District Court Dismisses Nationwide Coffee Labeling Class Action
In what is believed to be the first decision of its kind, the federal district court for the Northern District of Illinois granted our clients Aldi Inc. and Pan American Coffee Co. LLC’s motion to dismiss with prejudice a putative nation-wide consumer protection class action. Brodsky v. Aldi Inc. et. als., No. 1:20-cv-07632 (RWG) (N.D. Ill. Sept. 28, 2021) [ECF No. 46]. Plaintiffs, California and New York residents, alleged that the “Makes Up To” statement on the front of Aldi’s “Beaumont” private label branded coffee is deceptive because a consumer cannot achieve the stated “210 six-ounce cups” by measuring coffee one tablespoon at a time, as recommended in the brewing instructions for making a single serving. Similar cases are pending against other companies in the state and federal courts in Alabama, California, Florida, Maryland, Massachusetts, New Mexico, and New York.
Plaintiffs’ First Amended Complaint alleged violations of the California Consumer Legal Remedies Act, Cal. Civ. Code § 1750 et seq. (“CLRA”); the California Unfair Competition Law, Cal. Bus. & Prof. Code § 17200, et seq. (“UCL”); the California False Advertising Law, Cal. Bus. & Prof. Code § 17500, et seq. (“FAL”) and the New York General Business Law §§ 349, 350 (“NYGBL”); breach of express warranty under California and New York law; and breach of implied warranty under New York law. Plaintiffs claim that the Beaumont label is “false and misleading and omits material information” and “violates [a] consumer’s reasonable expectations.”
On standing, the court followed other courts in ruling that allegedly “overpaying for a product that underdelivers” is a concrete injury. However, the district court departed from other courts by holding plaintiffs lacked standing to sue for products they did not purchase, here decaffeinated coffee. Recognizing that the law is unsettled, the court declined to adopt the “substantial similarity” test, which would permit plaintiffs to piggyback on the standing of absent class members who used this product. The court also concluded that because there is no realistic chance that plaintiffs will be deceived again by the label, the prospect of future harm was too conclusory, conjectural and speculative to justify injunctive relief. The court found that plaintiffs suffered a monetary loss sufficient to support standing, but only for the coffee products they purchased, not those they might purchase.
Most significantly, the court adopted our position that each element of the label must be viewed in its entirety when considering the truthfulness of the “Makes Up To” statement, including the “net weight” statement, the “Brewing Instructions,” the recommendations for making a single serving and multiple servings, and the suggestion to “[u]se more or less coffee to get desired strength.” On the substantive claims, the court accepted the central tenet of our argument that under California and New York law, the label did not create a likelihood of deception or the capacity to deceive a reasonable consumer. The court noted that because the weight on the cannister appears truthful, there could be no plausible underfilling claim. The district court further observed that other courts in different contexts have held that “up to” language does not deceive or confuse consumers. The court concluded that “no reasonable consumer would understand the ‘up to’ language to be a guarantee. This language is not a promise that the cannister will make that amount, but just that it can under certain circumstances. Put another way, it is clearly a ceiling, not a floor.” Reading the entire label in context, and without the plaintiffs’ overly literalistic interpretation, the court rejected their argument that the label “promise[s] that the maximum yield will be achieved by following the instructions for a single serving.” The court acknowledged that people make and enjoy their coffee at different strengths. This conclusion strongly suggests that the court would have been antagonistic to certifying the class later had it denied the motion to dismiss.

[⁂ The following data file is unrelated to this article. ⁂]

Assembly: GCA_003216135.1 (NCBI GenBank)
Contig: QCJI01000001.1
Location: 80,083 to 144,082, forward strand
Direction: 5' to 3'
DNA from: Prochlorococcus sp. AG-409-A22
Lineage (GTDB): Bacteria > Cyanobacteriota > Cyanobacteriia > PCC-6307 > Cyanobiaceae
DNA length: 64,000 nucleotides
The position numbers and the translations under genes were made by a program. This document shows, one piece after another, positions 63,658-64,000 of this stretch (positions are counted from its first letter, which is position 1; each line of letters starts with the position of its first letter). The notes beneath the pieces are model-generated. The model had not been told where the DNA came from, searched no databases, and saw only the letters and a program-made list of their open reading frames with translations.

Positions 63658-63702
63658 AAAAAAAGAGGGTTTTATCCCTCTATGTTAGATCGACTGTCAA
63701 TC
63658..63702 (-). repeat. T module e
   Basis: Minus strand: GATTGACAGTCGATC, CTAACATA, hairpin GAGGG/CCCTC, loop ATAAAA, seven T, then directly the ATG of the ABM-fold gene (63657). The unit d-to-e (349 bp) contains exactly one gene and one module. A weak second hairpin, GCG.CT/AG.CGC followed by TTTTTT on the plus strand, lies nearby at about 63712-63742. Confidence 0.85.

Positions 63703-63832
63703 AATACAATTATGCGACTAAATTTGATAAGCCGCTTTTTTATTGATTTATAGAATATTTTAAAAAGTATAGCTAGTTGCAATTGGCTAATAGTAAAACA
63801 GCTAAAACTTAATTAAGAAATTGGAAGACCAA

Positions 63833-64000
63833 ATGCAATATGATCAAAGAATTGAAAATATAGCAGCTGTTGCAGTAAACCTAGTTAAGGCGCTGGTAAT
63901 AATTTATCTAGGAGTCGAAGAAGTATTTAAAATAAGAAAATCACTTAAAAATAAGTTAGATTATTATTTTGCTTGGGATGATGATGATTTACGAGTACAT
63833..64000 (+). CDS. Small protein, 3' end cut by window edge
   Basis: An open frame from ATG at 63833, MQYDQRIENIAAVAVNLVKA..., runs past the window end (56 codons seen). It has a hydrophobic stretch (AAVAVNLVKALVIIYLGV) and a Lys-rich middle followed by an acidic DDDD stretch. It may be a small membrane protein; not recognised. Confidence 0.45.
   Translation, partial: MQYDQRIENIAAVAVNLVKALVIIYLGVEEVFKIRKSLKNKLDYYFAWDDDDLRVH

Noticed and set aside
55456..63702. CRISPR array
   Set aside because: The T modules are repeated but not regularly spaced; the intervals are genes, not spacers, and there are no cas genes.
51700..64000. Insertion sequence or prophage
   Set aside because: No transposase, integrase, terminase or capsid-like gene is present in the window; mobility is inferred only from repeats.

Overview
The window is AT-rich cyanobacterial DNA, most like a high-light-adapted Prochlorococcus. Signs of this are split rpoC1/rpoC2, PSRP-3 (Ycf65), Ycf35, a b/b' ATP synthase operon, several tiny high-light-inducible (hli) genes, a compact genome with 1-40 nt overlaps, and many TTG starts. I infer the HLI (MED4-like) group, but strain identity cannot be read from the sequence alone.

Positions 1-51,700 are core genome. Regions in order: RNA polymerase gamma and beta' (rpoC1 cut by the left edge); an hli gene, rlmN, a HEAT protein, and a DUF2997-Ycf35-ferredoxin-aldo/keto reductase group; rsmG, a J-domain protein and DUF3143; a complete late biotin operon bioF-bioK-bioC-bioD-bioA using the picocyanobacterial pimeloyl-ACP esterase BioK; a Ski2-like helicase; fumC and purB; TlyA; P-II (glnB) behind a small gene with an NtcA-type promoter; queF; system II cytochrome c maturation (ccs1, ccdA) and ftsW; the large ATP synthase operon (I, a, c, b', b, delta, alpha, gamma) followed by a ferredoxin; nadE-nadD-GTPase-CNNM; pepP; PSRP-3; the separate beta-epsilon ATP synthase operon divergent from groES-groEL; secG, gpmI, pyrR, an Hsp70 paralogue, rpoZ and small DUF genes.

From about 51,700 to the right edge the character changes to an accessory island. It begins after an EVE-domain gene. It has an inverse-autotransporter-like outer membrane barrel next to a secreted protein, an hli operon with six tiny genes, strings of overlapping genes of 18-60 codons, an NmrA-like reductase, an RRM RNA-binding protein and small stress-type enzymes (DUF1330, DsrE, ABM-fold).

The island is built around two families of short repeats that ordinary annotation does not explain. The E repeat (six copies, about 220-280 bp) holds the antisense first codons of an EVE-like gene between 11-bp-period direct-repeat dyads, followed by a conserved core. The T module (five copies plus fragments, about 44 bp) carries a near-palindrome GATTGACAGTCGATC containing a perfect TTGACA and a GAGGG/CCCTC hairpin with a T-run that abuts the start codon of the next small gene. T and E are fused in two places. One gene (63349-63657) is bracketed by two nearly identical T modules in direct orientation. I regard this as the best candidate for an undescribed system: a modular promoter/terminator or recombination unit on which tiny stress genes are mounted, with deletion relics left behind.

Brodsky is part of a national wave of costly and disruptive food labeling false advertising class actions. Manufacturers and packagers of such products would be well advised to have experienced consumer protection counsel conduct a liability assessment of yield and other claims on their labels.